Repeatedly, history likes to create for itself, an image of human tragedy. Then, it loves to transform itself, into a farce! Let's grasp the meaning of this anecdote, with a direct reference, to what had occurred between the U.S. and Iran-forty years ago. Today, those children who had taken over Iran's historic revolution, and the affairs in their hands, were today, expected to become 'respected elders', gifted with skills, to resolve humanitarian crisis!
Unfortunately, Iran lost these children of an era, that existed four decades ago. Over time these 'elders' of today, preferred to fade away into oblivion.
John Limbert, was senior US diplomat, stationed in Tehran in 1979. In his memoirs, published recently, he has related his misfortunes, after he came to grips with Tehran's turbulence, in the hands of Islamic revolutionaries. Forty years ago, he had seen Iran's children, left to run amok in the capital city. Defenceless, he was captured by Iran's revolutionaries, and tied to a chair in the ambassador's house. Outside the embassy walls, crowds had chanted; from the radio, John recalled, came the magnificent, mournful notes of Purcell's 'Music for the Funeral of Queen Mary.' Not a promising situation, indeed!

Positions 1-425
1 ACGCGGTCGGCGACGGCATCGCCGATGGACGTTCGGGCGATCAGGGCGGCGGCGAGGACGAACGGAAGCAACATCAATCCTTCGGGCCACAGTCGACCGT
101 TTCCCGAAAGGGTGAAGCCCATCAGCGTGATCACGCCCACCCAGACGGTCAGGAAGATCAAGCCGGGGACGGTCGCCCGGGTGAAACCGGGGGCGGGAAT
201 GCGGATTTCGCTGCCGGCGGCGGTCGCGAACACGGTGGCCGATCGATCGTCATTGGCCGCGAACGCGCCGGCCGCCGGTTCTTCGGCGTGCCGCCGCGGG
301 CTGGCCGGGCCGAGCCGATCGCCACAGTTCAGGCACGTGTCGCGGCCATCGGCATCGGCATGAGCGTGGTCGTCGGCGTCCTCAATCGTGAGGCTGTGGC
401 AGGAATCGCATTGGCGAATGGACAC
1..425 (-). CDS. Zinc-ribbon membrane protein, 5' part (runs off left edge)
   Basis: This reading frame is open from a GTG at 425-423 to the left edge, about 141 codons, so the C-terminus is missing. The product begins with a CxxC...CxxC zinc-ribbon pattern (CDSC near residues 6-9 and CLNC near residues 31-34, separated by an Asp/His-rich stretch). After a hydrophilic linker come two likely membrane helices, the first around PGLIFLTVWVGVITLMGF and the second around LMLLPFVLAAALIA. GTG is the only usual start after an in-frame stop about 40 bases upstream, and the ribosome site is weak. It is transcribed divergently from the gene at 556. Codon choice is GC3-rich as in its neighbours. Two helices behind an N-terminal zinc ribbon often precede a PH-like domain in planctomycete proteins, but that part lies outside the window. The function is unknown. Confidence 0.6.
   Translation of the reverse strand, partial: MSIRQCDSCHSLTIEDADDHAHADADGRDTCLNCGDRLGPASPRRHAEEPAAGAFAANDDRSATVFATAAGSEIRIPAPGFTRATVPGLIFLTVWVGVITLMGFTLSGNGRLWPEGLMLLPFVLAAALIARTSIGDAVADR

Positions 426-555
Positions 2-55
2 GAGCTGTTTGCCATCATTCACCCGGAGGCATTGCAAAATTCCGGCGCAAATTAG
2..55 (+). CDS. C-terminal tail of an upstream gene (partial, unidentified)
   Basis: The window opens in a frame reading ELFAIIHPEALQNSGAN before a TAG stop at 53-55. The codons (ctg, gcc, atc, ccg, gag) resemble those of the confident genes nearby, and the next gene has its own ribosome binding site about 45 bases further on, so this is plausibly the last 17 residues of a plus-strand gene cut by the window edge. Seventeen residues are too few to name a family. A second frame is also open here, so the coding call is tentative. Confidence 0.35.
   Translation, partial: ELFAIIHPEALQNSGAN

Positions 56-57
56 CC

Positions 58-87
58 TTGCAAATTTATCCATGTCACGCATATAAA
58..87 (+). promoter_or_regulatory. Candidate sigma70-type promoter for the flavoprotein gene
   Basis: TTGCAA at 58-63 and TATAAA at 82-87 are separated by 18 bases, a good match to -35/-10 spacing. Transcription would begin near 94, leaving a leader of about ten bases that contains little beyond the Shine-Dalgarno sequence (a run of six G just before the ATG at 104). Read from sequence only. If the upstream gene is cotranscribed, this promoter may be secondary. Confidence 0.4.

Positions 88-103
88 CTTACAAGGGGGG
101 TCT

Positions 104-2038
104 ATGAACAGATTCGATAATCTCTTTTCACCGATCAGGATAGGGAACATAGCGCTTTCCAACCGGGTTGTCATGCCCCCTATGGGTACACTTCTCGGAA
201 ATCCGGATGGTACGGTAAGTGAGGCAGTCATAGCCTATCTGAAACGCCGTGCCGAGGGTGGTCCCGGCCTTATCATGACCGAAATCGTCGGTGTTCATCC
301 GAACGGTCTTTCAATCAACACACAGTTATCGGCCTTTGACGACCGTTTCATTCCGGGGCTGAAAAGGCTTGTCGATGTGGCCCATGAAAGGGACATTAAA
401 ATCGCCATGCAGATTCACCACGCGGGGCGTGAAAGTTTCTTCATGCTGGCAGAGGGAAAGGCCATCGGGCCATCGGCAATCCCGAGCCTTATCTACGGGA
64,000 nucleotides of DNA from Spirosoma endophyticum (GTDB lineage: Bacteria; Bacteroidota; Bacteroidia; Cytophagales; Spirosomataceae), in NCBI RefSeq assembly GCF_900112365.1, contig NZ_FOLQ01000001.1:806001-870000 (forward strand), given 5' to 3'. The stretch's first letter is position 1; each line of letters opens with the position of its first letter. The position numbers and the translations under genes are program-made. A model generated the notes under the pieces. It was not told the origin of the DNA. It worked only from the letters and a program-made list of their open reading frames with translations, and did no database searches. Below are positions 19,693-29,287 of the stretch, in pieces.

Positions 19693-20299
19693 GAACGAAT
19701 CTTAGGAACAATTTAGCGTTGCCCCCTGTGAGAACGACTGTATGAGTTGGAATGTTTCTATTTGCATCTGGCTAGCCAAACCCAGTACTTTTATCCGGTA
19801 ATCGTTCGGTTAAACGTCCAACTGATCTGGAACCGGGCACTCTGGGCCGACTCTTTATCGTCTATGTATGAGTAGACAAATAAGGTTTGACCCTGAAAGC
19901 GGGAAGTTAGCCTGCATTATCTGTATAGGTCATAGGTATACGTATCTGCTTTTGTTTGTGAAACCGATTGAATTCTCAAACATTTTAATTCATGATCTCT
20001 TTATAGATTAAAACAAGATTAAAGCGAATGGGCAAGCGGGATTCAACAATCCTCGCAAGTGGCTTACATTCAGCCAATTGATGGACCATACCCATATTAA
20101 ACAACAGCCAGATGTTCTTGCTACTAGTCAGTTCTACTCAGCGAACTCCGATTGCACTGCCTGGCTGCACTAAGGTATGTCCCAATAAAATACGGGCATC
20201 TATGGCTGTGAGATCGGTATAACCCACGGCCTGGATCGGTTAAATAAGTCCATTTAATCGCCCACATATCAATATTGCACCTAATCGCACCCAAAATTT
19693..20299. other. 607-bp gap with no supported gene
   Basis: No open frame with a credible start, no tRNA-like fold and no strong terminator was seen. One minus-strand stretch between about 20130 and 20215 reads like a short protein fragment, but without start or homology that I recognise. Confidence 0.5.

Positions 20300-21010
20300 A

John's colleagues at the Tehran embassy could take some comfort in the fact that those captured inside the building, were still alive and unhurt. The only hope against hope, had laid in the possibility, that as soon as possible, the 'elders' in Tehran would take control of the situation, expel the 'Muslim Student Followers of the Imam's Line', from the embassy compound, and set the captives free, either to allow the diplomatic staff to continue service in Iran, or leave the country.
Vain hopes, it had turned out. There were no respectable elders in Tehran, to take charge of anything. Instead of doing what they should, and ending the outrage, those Iranians responsible for safety of foreign embassies-as protected persons in their country-chose to participate in the Islamic 'revolution' and exploit it. Therefore, they had encouraged the children to run wild.
As the hours became days, then weeks, and then months, the 'elders' never showed up. The last straw for the hostages, had come in early December, about a month into the occupation, when John received a care package from home. Among other things, it contained books: War and Peace, Brothers Karamazov, and Middlemarch. Average length about 1,000 pages.
The message was clear: 'While you're waiting for those elders to act, you will have plenty of time to read'. In the interest of full disclosure, he could never finish Eliot's massively boring Middlemarch, even, under those circumstances.
And this day, forty years later, that bizarre history is repeating itself, as a big farce. The world had watched the 'sanctioning' melodrama that starred the U.S. government and Iranian Foreign Minister Mohammad JavadZarif.